The New York Public Library’s free performance and conversation series For The Public came to the Bronx for an afternoon of poetry and discussion with activist writers Jose Olivarez, Peggy Robles-Alvarado, the Peace Poets, emceed by poet Miles Hodges.
What does it mean to be an artist in post-election America? What will the work of artists look like? How will it impact our communities and cultural and educational institutions? Clearly writing under this administration will demand commitment to addressing social justice. It will demand artists have the courage to speak on behalf of the marginalized and disenfranchised. Speaking on behalf of those labelled the other. Understanding that there is the real possibility of being vilified, ostracized, and financially boycotted by opposing voices. Those with generational beliefs rooted in unfounded fear, privilege and entitlement. Programming focused on social justice. Poems were centered on pride of ethnic and cultural heritage. Peggy Robles Alvarado encouraged women to embrace their cultural loudness, by stating, this is where their power lies. Women are to speak, sing and dance fully.
I’ll tell you what this movement does not need, that is stage warriors. Warriors
fighting on stage, yet silent when off stage. Needed are people on the ground in our communities doing the work, when the cameras are not flashing. Program artists delivered and are walking their talk. As a collective event and as individuals the messages were clear and powerful. Encouraging and inspiring community residents to be catalysts for change. To support the health of and to build healthy communities. Performers received an enthusiastic response. See biographies of all participating artists are as follows.
Miles Hodges is a writer, performer, and founding member of The Strivers Row. He serves as ambassador to emerging adults at The New York Public Library. Miles lives in Harlem. Peggy Robles Alvarado is a New York City educator and poet, and author of Conversations With My Skin and Homenaje A Las Guerreras/ Homage to the Warrior Women. Her latest book The Abuela Stories Project, an anthology of women writers, debuted on December 8, 2016 at The Bronx Museum of the Arts. Jose Olivarez is the co-author of the book of poems Home Court (2014). He serves as Program Director at Urban Word NYC, and received a Bronx Recognizes Its Own award from the Bronx Council on the Arts in 2015. His work has been published in The BreakBeat Poets, Vinyl Poetry and Prose, Specter Magazine, and Union Station Magazine, among other journals. The Peace Poets are a collective of artists that celebrate, examine and advocate for life through music and poetry. Our art can take you on a journey from the Boogie Down to Berlin, from the border to the bodega. Our style emphasizes lyricism, rhythm and authenticity. We hail from the Bronx and have been rocking the mic since 2005. They are Emmanuel Candelario, Jerome Frantz (Ram 3), Frank Antonio Lopez (Frankie 4), Luke Nephew (Despierto) and Abraham Velazquez (A-B-E).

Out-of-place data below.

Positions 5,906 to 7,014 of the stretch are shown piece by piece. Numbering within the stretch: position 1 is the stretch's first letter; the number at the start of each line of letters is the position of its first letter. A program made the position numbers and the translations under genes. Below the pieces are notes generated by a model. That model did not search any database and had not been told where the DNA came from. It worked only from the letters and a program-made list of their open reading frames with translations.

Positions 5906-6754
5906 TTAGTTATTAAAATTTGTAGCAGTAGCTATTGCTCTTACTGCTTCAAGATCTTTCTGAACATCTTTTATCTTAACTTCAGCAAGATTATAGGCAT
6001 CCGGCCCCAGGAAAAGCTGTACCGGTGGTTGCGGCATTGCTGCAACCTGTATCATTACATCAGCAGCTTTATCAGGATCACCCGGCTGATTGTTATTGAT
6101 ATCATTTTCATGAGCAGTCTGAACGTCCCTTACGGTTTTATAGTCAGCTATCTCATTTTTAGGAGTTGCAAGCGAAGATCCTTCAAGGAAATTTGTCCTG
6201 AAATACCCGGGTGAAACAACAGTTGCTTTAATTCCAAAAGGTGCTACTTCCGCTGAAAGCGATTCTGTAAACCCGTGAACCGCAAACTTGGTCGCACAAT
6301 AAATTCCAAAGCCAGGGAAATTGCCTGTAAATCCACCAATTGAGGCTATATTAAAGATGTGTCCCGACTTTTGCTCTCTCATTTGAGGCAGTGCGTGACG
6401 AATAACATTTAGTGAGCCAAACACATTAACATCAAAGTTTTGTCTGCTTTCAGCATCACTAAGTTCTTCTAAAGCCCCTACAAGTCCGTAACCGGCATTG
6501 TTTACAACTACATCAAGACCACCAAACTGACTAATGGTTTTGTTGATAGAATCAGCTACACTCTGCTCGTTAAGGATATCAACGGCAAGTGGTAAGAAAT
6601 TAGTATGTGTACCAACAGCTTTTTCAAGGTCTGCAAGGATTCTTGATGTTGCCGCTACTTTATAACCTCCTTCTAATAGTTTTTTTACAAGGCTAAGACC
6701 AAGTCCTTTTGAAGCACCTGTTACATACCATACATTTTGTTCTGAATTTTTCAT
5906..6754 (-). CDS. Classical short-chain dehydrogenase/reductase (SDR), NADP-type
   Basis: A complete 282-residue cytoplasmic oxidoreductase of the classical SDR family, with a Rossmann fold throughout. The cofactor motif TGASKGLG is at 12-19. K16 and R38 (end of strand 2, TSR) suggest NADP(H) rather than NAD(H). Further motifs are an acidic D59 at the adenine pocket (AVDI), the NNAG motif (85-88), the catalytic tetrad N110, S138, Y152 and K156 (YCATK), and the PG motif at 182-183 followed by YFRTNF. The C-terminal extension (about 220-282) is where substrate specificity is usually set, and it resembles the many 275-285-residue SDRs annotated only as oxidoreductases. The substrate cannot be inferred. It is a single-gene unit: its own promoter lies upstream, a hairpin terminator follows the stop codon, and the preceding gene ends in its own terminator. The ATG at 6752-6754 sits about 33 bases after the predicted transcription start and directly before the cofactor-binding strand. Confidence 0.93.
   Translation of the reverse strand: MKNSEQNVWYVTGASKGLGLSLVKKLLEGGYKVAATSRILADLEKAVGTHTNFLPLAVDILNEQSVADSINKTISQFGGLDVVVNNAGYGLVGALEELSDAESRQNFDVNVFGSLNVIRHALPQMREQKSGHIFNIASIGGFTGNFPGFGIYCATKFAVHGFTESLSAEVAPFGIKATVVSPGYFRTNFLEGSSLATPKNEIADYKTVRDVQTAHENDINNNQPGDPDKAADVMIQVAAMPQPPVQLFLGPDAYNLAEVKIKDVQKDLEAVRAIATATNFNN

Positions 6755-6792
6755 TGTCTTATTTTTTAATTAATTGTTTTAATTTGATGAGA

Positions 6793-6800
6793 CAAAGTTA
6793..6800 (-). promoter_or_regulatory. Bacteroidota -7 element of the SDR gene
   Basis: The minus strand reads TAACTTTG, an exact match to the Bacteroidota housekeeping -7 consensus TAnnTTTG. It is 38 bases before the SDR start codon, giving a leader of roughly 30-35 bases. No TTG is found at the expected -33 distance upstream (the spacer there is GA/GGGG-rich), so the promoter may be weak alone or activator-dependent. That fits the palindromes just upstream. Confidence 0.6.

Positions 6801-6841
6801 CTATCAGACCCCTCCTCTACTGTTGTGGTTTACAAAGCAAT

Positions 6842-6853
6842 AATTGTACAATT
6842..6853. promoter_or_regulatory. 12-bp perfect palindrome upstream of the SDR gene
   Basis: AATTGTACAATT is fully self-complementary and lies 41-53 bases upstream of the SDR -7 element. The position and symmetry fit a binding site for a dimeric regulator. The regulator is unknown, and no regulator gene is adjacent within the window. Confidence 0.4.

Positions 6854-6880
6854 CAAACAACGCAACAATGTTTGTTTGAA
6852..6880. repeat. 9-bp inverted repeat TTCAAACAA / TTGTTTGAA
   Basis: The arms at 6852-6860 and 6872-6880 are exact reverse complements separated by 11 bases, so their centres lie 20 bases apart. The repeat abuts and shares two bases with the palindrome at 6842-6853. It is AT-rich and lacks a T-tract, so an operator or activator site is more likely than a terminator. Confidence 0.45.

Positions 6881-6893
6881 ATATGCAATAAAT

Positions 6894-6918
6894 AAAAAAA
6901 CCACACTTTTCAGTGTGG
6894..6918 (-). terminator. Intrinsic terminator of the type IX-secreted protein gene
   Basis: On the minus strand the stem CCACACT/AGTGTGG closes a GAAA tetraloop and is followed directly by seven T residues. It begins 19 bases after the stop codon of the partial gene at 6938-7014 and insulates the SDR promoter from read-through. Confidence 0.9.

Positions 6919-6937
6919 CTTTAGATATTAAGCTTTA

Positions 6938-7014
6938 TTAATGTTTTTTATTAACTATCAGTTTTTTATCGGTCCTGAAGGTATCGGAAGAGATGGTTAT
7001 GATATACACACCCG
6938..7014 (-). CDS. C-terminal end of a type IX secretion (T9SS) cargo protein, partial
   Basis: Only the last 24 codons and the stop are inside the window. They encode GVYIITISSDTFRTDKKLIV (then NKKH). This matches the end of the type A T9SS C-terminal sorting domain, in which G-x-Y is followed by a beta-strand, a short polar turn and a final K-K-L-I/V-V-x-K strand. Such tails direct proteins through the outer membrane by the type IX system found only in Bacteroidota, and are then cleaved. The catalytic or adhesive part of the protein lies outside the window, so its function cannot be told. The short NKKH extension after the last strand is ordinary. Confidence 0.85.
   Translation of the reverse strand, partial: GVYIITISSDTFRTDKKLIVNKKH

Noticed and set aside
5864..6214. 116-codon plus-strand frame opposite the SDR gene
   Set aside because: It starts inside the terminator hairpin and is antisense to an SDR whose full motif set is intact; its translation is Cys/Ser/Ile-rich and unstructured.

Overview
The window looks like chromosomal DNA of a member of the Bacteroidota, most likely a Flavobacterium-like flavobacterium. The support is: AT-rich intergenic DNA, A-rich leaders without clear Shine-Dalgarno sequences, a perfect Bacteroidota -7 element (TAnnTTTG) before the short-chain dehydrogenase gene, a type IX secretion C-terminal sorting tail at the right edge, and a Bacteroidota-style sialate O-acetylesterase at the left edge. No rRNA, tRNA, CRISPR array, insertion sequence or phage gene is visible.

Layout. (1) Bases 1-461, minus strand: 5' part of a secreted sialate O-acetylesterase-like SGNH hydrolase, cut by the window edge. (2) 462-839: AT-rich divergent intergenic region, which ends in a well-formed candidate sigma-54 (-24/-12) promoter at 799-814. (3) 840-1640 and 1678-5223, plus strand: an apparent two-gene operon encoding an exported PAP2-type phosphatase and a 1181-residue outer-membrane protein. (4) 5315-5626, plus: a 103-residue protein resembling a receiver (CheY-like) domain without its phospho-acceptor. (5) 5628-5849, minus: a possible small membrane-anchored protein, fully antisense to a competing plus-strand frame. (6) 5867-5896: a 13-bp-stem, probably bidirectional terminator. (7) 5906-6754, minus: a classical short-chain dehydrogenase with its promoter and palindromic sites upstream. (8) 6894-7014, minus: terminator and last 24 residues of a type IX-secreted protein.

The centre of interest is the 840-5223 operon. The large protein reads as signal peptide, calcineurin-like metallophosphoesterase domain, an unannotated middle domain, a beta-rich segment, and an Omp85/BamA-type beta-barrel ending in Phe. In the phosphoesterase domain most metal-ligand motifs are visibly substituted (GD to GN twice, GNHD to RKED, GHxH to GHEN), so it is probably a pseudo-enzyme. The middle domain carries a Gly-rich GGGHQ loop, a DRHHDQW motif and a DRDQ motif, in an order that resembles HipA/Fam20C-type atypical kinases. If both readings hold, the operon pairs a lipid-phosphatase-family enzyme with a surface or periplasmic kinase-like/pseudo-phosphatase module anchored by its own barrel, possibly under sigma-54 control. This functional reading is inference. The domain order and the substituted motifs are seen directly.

Congratulations Bronx Library Center, under the direction of Michael Alvarez for your commitment to the Bronx community. Thank you, for innovative and inspiring, educational and cultural programming , representing the diverse communities within the Bronx community. Thanks, to Jean Harripersaud, Adult Librarian for supporting the director’s vision for the Bronx Library Center.
©Lorraine Currelley 2017. All Rights Reserved.